Editor’s note: Its been a while since Brad penned an article for us and we’re glad to have him back. This feature piece on Andrew’s 16v is the beginning of many features we hope to work into VWvortex over the upcoming year. We have a lot of changes we’re looking forward to showing you in the next couple months. Stay tuned. Meanwhile if you would like to see your car featured and know someone good with a camera, send a note to email@example.com and we’ll see what we can do. Oh, and I’d cut Andrew some slack on Greg Emmerson outdriving him in a Jaguar X-Type – Greg is British and therefore drives like a daft lunatic most of the time (I kid Greg). Anyway, on to the story…
It takes a certain kind of person to commit to tearing down a project car while on the way to a photoshoot for a major print magazine feature. Chino, California, resident Andrew McDermott is that kind of person.
Andrew purchased this 1989 GTI 16v back in 1993 and has spent the last 15 years “tweaking it.” In 2006, Eurotuner magazine considered the GTI tweaked enough to run as a feature car. It was the day of the shoot where, as Andrew puts it, “I should have been proud and happy to have my car shot for a major magazine, but the truth is I was really, really bummed.” He was bummed because on the way to the shoot location in the canyons of Malibu, Andrew was following behind ET editor Greg Emmerson and found it frustratingly difficult to keep his modified GTI within sight of the lead car’s taillights. No big deal, right? You might assume Emmerson was driving some tricked-out M3, R32, or even a 911. “Actually,” Andrew replies meekly, “he was driving a totally stock Jaguar X-Type.” No wonder he wasn’t happy, and when Greg exited his gussied-up Ford Mondeo and mentioned to Andrew that he was surprised he couldn’t keep up, that was just a little more than he could take.
Apparently, the ET shoot came only days after Andrew finished the car and he tells us he simply didn’t have time to drive the car hard beforehand. Andrew confesses, “In the spirit of making the car look good for the feature, I made some compromises I normally try to avoid. The wheels were too wide, the tires were too narrow, and the car was too damn low. Basically, I turned my former canyon carver into a crappy-handling magazine queen, and that’s just not what I’m about.” Well, not anymore, at least, since this go-round Andrew has paid careful attention to making sure the car now handles as good as it looks.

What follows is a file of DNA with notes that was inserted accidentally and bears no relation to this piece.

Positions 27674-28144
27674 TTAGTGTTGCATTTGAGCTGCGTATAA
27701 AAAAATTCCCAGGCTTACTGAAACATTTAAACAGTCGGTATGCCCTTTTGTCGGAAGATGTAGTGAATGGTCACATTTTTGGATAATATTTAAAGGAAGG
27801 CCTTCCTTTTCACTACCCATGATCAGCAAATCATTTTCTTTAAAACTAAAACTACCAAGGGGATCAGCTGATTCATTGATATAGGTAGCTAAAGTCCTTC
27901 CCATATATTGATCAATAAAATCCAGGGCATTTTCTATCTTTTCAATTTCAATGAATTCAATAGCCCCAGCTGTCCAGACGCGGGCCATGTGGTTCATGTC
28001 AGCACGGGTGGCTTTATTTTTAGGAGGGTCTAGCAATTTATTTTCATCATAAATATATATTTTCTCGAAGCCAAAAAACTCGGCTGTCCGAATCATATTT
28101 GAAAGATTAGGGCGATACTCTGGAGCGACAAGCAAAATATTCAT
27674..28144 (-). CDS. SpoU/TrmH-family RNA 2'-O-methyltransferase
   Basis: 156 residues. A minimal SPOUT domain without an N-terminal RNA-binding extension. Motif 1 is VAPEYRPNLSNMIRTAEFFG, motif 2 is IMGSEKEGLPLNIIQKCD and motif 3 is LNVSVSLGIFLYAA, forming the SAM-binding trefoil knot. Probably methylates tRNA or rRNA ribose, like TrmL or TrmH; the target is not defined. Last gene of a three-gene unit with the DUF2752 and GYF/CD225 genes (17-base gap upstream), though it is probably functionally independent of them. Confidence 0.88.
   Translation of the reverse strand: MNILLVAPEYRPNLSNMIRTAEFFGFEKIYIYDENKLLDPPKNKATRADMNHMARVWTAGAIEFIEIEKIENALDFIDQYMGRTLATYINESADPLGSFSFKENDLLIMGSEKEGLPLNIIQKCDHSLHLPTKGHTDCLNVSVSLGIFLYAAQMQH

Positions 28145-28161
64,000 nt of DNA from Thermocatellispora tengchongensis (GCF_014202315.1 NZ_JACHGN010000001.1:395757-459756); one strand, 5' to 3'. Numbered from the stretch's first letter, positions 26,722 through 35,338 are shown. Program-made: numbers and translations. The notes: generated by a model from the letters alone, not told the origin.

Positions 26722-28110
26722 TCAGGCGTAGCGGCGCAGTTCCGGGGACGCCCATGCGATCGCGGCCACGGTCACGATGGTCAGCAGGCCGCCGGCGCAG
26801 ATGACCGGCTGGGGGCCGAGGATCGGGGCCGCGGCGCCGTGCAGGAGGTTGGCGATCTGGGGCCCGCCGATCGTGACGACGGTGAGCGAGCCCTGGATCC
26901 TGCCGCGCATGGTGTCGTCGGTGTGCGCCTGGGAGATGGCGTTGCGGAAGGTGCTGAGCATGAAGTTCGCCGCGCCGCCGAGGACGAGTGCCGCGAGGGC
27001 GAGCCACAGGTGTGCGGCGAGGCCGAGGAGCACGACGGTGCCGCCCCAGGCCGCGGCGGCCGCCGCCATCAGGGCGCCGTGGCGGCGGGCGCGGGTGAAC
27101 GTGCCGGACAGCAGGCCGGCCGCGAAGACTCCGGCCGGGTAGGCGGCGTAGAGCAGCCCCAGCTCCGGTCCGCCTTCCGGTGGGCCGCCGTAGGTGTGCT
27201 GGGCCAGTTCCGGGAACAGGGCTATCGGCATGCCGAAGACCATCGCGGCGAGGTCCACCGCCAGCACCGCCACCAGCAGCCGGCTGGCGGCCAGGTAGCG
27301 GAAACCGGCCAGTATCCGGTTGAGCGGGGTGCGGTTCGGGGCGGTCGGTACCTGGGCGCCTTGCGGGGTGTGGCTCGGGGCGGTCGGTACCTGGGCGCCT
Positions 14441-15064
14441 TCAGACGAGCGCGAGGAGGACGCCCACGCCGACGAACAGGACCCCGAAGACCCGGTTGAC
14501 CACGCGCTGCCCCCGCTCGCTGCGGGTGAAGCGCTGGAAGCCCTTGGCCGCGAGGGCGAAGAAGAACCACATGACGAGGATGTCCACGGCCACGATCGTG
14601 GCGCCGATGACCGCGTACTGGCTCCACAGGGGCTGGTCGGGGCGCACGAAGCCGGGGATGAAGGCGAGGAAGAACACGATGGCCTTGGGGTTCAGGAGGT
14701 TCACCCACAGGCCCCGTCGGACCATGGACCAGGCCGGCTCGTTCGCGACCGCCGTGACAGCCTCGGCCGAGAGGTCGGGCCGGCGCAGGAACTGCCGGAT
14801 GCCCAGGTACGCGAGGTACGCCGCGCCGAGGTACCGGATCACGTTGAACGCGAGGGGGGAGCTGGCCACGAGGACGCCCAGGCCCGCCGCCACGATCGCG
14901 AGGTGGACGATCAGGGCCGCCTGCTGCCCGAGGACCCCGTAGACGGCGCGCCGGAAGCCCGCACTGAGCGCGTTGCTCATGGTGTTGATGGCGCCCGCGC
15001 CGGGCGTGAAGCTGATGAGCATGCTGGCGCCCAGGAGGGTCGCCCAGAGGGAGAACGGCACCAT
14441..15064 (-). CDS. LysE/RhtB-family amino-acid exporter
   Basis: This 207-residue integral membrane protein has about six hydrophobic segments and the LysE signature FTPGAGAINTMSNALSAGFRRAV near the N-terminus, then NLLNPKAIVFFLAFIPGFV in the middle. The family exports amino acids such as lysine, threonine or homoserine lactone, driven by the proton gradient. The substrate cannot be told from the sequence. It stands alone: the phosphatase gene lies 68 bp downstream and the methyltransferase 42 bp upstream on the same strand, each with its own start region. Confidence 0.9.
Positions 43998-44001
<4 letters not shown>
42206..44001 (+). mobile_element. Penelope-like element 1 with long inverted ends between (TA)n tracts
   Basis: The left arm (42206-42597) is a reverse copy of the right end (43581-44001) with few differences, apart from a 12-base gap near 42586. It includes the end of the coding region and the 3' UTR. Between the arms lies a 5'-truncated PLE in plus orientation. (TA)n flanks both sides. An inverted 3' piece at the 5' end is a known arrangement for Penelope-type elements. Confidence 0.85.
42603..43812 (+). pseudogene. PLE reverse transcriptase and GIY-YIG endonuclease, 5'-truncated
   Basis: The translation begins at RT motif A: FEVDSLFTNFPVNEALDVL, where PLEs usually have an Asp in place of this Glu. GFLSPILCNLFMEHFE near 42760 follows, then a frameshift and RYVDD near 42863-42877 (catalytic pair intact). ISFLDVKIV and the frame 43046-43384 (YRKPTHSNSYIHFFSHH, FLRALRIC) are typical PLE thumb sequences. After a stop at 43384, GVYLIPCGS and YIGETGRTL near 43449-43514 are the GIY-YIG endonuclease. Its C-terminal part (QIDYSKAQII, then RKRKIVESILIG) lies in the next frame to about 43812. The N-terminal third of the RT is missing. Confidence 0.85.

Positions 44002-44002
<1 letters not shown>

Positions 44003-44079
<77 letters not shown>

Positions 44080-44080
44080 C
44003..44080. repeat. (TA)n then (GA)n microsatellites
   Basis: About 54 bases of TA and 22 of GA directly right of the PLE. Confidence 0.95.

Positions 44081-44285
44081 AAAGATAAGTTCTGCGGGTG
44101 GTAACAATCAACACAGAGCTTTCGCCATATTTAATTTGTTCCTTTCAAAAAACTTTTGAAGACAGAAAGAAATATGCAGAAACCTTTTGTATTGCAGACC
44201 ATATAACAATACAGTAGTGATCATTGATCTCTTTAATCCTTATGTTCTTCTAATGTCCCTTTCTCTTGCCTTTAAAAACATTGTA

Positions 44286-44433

No more compromises – this was the theme for the re-do. Andrew was determined to rebuild the car into something of which he could be more proud, and that entailed returning the car to its former handling glory, while also adding certain touches within a new theme he’d always wanted to pursue. “At that point,” Andrew says, “I was in quest mode, trying to see what was out there, or more importantly what wasn’t. I hate having what the Joneses have and wanted to do something different, something I hadn’t seen before. Metallic green was becoming too popular a hue, so a color change was a must. But there had to be more,” he adds, “there had to be a theme, and in my opinion, any good project starts with the wheels.”
When it came to wheels, though, the GTI’s bulging arches and wider stance meant that off-the-rack options were severely limited. Since custom wheels help ensure an air of exclusivity, that’s the route Andrew took. “I was already in love with the pro-touring car scene, but it was when I was watching the movie, Gone in 60 Seconds, that it occurred to me – I could make ‘Eleanor’s’ Halibrand-style wheels work with my project.” In its first iteration, Andrew’s GTI wore a beautiful set of Compomotive mesh-style CXN wheels. The truth is, though, that he had always wanted to go with Compo’s Halibrand-themed HB model but got talked out of using them. This time would be different.
Andrew now needed a theme with which the wheels could be effectively integrated. His favorite look has always been motorsports-inspired, but with the GTI he’d need to step it up a bit. Those Compo HBs were most definitely “American style,” and could potentially clash with the German hatchback. Then again, Andrew realized, the HBs are well known for being paired with what could certainly be described as the quintessential Euro-American supercar of all time – the AC Shelby Cobra 427. He wasn’t building a big-block monster for sure, but Andrew figured if he captured the theme correctly, those HBs would be the icing on the cake he’d always hoped.
“Part of my inspiration for Version Two of this project,” Andrew concedes, “was a song from Rush called Red Barchetta, that I thought told a great story about a young man and a long lost car found in the barn owned by his favorite uncle. “Barn-find “became my theme. To put it simply, I wanted to achieve the look of a long forgotten old racecar that got discovered and lovingly restored back to road use once again.”
So why start all over again using the same almost 20-year-old Mk II chassis as the last build? “What choice did I have,” he jokes, “VW stopped making cars back in ’92, right?” All kidding aside, Andrew revamped his already impressive Mk II because he wanted to put together something a bit different than he was used to seeing in the forums, and though he admits there are quite a few people who preferred Version One of the car, he sees the value in taking a few chances and doing something different. He also takes comfort in knowing he can attend pretty much any show in the land and not see a car similar to his.